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Report: Korean Airports Have Major Security Loopholes

Posted September. 08, 2005 07:28,   


It was revealed yesterday that a slew of loopholes, including explosives being passed through metal detectors without any restraint, exist in security controls at domestic major international airports.

In particular, it was reported that Gimpo International Airport, which will be used as a major transfer airport between Incheon and Gimhae during the Asia-Pacific Economic Cooperation (APEC) summit, had failed to thoroughly prepare for bombing threats and outside intrusion.

These contents were revealed in a report on internal security control operations in Incheon, Gimpo and Gimhae International Airports that ruling Uri Party lawmaker Cho Kyoung-tae, who belongs to the Construction and Transportation Committee of the National Assembly, obtained from the Civil Aviation Safety Authority under the Ministry of Construction and Transportation ahead of the APEC summit to be held this November in Busan.

According to this report, this May, an aviation security supervisor pretending to be an ordinary passenger with bombs strapped to his body and in his bag attempted to pass through a screening control for domestic flights, but was able to pass through security. Dynamite bombs disguised as mail, and portable knives, which are prohibited aboard planes, went undetected by security control as well. He was also able to move from the airport’s arrival area to its departure area via elevator without a hitch.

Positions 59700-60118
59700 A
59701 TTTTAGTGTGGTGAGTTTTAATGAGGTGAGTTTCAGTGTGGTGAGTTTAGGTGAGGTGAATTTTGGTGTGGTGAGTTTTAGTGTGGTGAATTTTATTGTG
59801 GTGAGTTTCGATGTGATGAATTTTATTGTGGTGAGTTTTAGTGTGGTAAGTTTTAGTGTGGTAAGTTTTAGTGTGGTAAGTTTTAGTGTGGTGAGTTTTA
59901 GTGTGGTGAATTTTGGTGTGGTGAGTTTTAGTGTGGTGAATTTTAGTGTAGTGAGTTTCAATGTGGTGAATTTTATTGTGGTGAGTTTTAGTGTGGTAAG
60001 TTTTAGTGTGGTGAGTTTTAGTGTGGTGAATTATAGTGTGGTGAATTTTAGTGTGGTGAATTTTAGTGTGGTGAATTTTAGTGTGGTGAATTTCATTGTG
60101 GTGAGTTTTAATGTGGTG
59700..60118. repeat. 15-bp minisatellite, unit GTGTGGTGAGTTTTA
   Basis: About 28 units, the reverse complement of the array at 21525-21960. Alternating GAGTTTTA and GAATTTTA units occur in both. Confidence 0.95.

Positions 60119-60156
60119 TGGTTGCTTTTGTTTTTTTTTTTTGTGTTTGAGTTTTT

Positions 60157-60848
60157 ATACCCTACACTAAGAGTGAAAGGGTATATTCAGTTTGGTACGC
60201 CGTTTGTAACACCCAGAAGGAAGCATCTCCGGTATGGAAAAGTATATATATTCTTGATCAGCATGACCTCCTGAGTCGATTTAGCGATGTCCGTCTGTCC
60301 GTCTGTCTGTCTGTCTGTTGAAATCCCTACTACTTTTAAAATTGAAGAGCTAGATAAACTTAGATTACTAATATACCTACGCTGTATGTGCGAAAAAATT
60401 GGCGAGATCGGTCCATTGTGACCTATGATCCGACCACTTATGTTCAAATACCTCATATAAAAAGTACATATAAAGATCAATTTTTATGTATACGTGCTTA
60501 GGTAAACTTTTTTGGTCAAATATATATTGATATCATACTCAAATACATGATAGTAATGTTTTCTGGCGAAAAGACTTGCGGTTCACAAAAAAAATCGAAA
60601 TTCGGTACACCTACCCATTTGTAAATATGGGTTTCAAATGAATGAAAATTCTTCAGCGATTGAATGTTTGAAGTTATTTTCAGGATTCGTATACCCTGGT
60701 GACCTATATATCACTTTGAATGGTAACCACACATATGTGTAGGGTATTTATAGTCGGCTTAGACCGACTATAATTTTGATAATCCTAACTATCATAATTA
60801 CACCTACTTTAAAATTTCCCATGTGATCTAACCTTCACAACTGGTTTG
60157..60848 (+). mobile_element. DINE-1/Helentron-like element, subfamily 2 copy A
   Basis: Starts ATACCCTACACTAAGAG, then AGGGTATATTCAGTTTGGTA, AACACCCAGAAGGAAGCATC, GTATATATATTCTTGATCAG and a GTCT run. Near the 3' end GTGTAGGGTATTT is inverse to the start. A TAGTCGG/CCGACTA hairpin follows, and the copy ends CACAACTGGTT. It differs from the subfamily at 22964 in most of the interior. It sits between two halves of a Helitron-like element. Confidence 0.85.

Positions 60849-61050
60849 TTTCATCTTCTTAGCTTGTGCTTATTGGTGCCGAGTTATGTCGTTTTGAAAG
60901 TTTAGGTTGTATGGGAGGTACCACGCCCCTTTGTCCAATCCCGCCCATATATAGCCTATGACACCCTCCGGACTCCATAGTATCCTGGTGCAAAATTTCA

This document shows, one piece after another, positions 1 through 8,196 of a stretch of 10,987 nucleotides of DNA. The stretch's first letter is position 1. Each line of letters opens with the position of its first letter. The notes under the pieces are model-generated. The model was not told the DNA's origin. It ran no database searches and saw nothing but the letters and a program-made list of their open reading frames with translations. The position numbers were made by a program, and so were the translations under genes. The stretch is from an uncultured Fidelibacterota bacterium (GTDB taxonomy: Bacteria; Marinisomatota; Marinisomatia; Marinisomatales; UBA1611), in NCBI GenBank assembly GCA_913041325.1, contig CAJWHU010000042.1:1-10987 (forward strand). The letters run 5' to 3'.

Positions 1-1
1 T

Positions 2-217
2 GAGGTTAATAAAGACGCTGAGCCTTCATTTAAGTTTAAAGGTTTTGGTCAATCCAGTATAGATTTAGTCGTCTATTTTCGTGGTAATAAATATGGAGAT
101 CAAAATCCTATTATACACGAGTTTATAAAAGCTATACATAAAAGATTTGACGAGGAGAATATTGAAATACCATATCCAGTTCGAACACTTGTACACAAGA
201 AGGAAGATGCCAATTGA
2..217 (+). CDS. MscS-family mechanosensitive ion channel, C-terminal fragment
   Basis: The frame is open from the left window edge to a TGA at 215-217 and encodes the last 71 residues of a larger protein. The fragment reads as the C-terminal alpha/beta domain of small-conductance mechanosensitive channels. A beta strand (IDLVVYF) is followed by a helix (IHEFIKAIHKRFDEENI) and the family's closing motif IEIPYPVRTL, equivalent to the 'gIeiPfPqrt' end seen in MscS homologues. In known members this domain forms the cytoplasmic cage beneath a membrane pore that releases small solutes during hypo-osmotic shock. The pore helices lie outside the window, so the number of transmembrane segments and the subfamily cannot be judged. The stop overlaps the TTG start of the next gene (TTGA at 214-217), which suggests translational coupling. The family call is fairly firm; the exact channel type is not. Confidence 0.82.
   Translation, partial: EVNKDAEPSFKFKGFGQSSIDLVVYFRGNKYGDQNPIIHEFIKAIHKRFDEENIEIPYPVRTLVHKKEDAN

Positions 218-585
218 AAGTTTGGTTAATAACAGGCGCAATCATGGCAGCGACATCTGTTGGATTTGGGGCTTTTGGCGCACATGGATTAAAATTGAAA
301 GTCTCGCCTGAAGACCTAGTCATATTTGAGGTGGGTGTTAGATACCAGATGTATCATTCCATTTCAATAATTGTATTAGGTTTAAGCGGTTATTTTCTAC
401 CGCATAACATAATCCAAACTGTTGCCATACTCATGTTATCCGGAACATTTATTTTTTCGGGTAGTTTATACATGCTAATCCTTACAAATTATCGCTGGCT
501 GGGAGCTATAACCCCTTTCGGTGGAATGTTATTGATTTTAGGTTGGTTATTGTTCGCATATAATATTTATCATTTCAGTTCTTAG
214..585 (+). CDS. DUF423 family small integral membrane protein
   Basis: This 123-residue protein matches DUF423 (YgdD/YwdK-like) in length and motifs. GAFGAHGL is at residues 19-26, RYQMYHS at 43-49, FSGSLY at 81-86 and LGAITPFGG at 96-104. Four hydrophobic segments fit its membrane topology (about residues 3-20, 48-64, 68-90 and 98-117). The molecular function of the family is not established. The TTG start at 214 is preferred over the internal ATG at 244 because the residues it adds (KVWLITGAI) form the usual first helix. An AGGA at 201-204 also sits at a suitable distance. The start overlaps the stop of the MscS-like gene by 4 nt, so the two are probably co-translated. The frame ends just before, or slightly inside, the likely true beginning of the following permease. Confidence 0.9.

The report also showed that it was almost impossible for security to watch outside areas because there were not enough lighting at night for the CCTV monitoring posts that are supposed to keep watch over the outside approaches to the control tower.

On top of that, in a check of security at Gimhae International Airport conducted this April, a security supervisor carrying prohibited objects strapped to his ankle passed through an electric tester. In the departure area for domestic flights located on the second floor of the airport, he also showed a forged boarding pass, but was easily passed through security.

Incheon International Airport, which was checked early this year, showed relatively good performance in its internal security control, but this report pointed out that it could be vulnerable to an outside bombing attack because its oil pipes used for refueling facilities were close to its exterior fences.

Rep. Cho said, “Given that a total of about 10,000 foreigners are likely to come and go to and from Korea during the APEC summit, Korea needs to come up with tighter security measures.”

In-Jik Cho cij1999@donga.com